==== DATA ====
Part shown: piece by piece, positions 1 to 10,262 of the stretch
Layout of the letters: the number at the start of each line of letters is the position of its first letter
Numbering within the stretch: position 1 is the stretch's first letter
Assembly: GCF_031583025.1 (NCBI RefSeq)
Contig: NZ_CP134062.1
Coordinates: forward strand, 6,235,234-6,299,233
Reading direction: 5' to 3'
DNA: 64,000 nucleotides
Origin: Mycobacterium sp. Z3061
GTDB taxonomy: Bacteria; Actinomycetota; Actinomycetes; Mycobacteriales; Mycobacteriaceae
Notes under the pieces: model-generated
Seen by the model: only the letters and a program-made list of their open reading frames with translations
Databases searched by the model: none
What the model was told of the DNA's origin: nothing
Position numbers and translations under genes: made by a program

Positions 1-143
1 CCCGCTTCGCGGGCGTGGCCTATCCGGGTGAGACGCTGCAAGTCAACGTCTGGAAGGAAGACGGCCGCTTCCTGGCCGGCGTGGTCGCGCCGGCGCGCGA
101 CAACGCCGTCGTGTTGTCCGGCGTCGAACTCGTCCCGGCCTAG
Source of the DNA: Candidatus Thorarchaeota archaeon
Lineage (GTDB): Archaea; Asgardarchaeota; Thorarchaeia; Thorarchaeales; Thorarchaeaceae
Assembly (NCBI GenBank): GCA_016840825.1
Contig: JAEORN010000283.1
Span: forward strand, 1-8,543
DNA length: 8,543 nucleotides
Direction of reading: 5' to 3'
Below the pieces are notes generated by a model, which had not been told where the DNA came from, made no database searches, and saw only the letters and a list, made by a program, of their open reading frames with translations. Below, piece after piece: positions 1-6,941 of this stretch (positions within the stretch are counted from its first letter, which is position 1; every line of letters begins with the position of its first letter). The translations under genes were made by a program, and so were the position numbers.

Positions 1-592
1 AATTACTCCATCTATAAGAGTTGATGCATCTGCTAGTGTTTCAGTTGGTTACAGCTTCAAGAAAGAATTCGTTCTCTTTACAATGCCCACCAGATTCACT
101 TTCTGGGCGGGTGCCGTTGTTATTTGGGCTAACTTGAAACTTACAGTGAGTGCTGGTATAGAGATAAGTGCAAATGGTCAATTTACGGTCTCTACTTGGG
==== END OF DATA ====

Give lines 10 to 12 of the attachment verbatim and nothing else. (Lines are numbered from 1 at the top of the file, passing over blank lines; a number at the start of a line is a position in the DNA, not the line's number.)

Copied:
GTDB taxonomy: Bacteria; Actinomycetota; Actinomycetes; Mycobacteriales; Mycobacteriaceae
Notes under the pieces: model-generated
Seen by the model: only the letters and a program-made list of their open reading frames with translations